By Brian Staufenbiel
Operas, like airports, are filled with stories. Some are familiar, some violent, some funny. Like airports, they are crammed with messy human lives journeying to a final destination. To push the metaphor, operas can transport us all over the world and connect us to what is happening now. Indeed, today we’re seeing more and more new operatic stories that are relevant, inclusive, and speak to our modern world—even to the point of setting an opera about a true story that took place in an airport. Jonathan Dove’s Flight is a funny, poignant, and thought-provoking exploration of colliding souls, each of whom is looking for something better, searching for that elusive dream state we sometimes call happiness. At the heart of the show is a story inspired by that of Mehran Karimi Nasseri, an Iranian refugee who lived in the departure lounge of Terminal One in Charles de Gaulle Airport near Paris for almost eighteen years—from August 1988 until July 2006.
Telling this story in the medium of a film produced with rigorous social-distancing protocols demands a nod to the COVID pandemic. The resonance for Flight is striking. We have been plunged into a hundred-year event that has left hundreds of millions sequestered and exhausted. It is perhaps easier now to feel, viscerally, what it was like for Nasseri to be isolated and even ostracized, what the world would be like if no one would come close to you and wrap their arms around you and whisper in your ear, I love you. That sense of separation, even banishment, is the crux of Flight. Sure, it is a dark comedy, and you will laugh a lot. But deep in the narrative is a real exploration about how we treat each other and what we owe to fellow human beings—especially the people we do not know or feel kinship with. The opera finds fresh ways to show how we can “other” someone with a judgmental glance and how this all-too-common impulse negates our ability to feel the empathy necessary to know someone.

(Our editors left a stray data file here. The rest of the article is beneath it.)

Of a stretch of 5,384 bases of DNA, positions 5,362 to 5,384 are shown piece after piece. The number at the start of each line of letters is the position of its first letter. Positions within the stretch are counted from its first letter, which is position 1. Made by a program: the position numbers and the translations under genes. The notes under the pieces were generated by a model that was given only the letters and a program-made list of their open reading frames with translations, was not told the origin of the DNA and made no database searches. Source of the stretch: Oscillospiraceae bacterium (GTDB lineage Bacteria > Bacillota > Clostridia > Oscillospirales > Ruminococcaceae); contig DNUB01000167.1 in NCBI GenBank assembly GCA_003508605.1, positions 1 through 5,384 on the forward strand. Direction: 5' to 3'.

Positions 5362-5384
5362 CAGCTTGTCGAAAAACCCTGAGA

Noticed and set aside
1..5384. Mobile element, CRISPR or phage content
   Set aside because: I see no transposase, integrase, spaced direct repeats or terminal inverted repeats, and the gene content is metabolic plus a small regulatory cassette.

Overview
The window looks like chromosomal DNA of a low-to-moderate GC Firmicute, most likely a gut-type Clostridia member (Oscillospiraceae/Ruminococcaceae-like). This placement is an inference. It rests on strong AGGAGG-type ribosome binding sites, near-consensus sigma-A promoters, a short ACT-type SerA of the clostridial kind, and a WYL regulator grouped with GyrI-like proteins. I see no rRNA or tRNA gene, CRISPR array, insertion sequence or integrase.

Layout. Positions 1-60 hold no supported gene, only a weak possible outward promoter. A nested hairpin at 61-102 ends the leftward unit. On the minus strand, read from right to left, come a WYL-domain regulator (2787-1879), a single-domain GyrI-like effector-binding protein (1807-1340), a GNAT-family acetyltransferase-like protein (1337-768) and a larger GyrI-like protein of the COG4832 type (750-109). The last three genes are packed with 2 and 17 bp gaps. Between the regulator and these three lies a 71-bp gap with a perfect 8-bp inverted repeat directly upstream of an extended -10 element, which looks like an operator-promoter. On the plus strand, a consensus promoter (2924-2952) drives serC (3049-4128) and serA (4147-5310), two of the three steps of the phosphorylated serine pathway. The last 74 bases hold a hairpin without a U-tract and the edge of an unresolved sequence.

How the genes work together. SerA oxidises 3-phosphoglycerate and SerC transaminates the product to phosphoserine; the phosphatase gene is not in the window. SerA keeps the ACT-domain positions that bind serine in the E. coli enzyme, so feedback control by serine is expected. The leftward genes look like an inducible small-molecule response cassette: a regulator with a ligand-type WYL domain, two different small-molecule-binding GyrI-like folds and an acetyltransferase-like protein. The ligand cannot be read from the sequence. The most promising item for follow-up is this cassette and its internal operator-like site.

Empathy works in multiple directions. We can walk miles in many shoes. As you watch this narrative about a tired, desperate protagonist asking for help, you might imagine yourself behaving the same way as the travelers in the opera, inclined to say, “Please leave me alone,” or worse not even acknowledging he is there. Deftly, the celebrated librettist April de Angelis waits until the end of the opera—as our refugee is being arrested—to give him the opportunity to tell his story in the form of a brilliant aria. (Flight is an opera after all!) Only then, after the cast of disparate characters learns of his harrowing history, do they come to his aid. Their empathy has finally been roused. These are the same people who shunned him, beat him, and left him for dead. In Flight, you need to travel a thousand miles in his airborne wheel well and learn that his brother has fallen out, died—and taken his papers with him, stranding him in the airport indefinitely—before you know him. The cast of characters, stand-ins for humanity, give us hope, changing before our eyes, as they try to help and make a difference. They evolve, but only after a thousand miles of listening. Flight is a journey that all of us could, or maybe should, take more often.